Does It Make Financial Sense to Hire a Cleaning Service?

Does It Make Financial Sense to Hire a Cleaning Service?

14 Feb, 2020

But cleaning services aren't cheap. Angie's List members pay between $120 to $150 for biweekly house cleanings, according to company data. The average cost, per HomeAdvisor.com, is $151. RedBeacon.com, another site that helps people find home-improvement professionals, puts the average cost at $121. Care.com suggests around $100 to $175 per cleaning. What you pay, of course, depends on how many rooms you're asking a cleaning service to tackle. With Cleaning Master professionals you will pay $69 for a Standard Cleaning 2 hours.

So, again, it's more than obvious that a cleaning crew would be nice to have, but should you get one? Is it worth the money? Here are some reasons to consider enlisting professional help to clean up your life.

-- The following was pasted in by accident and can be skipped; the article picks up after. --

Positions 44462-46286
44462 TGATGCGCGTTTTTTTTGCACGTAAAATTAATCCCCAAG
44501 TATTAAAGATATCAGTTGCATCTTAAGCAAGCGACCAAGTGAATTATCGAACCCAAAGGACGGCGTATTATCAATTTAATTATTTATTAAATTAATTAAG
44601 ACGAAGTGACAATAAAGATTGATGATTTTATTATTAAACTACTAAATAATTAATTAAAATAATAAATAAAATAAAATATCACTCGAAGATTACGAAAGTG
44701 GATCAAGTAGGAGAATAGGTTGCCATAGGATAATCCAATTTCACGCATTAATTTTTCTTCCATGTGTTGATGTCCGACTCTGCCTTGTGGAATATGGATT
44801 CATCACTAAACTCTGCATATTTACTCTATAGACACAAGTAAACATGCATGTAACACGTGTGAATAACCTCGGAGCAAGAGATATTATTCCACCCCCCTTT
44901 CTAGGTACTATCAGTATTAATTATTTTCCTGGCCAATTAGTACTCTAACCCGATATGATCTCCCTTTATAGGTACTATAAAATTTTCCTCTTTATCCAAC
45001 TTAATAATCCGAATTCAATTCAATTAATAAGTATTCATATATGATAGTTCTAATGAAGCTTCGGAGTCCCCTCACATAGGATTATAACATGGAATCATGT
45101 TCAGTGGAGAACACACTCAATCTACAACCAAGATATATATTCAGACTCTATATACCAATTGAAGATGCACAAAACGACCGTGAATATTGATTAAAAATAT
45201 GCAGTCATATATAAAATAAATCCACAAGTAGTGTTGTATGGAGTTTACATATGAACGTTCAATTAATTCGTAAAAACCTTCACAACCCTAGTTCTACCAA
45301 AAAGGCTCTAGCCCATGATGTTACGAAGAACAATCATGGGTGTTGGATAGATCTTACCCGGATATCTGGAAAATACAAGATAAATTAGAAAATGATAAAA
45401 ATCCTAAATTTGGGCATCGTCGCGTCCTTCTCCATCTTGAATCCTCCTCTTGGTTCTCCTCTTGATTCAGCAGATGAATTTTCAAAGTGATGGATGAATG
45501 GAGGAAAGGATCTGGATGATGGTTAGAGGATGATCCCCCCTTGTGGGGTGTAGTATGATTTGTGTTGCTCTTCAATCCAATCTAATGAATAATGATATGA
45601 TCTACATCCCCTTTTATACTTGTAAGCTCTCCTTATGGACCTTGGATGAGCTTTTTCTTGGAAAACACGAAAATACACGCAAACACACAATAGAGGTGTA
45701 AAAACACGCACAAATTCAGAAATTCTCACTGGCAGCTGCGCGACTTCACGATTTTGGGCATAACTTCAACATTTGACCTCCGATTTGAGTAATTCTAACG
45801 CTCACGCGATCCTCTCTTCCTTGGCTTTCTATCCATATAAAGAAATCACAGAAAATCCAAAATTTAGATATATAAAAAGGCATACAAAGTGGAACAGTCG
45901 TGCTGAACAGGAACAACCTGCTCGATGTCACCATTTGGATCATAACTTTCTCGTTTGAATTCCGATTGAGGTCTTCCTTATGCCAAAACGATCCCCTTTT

It may reduce stress brought on by your family. Maybe your spouse is a neat freak, always complaining about your slovenly ways. Or maybe your in-laws often visit, and you think a cleaning service might curb the catty remarks.

Meghann Timmins, a 24-year-old public relations professional in Atlanta, hired a cleaning service for family-related reasons.

Six months ago, her parents were coming for a visit, and while she was happy to have them over, she began to fret; she'd been away for a weekend and had been busy with work.

"I desperately needed someone to come clean according to their impossible standards," says Timmins, who found a cheap but effective service through an app called Handy.

The cleaning crew charged $85 to clean her two-bedroom town house, and since Timmins and her roommate were splitting the cost, they decided it was definitely worth it to keep the cleaners coming every four weeks.

"They take the time to clean things that I don't have to touch and that my other roommate doesn't think about. It is absolutely worth the money and saves us so much time," Timmins says.

It may reduce self-induced stress. Maybe your family isn't giving you grief for your messy house. Maybe you're the one berating yourself.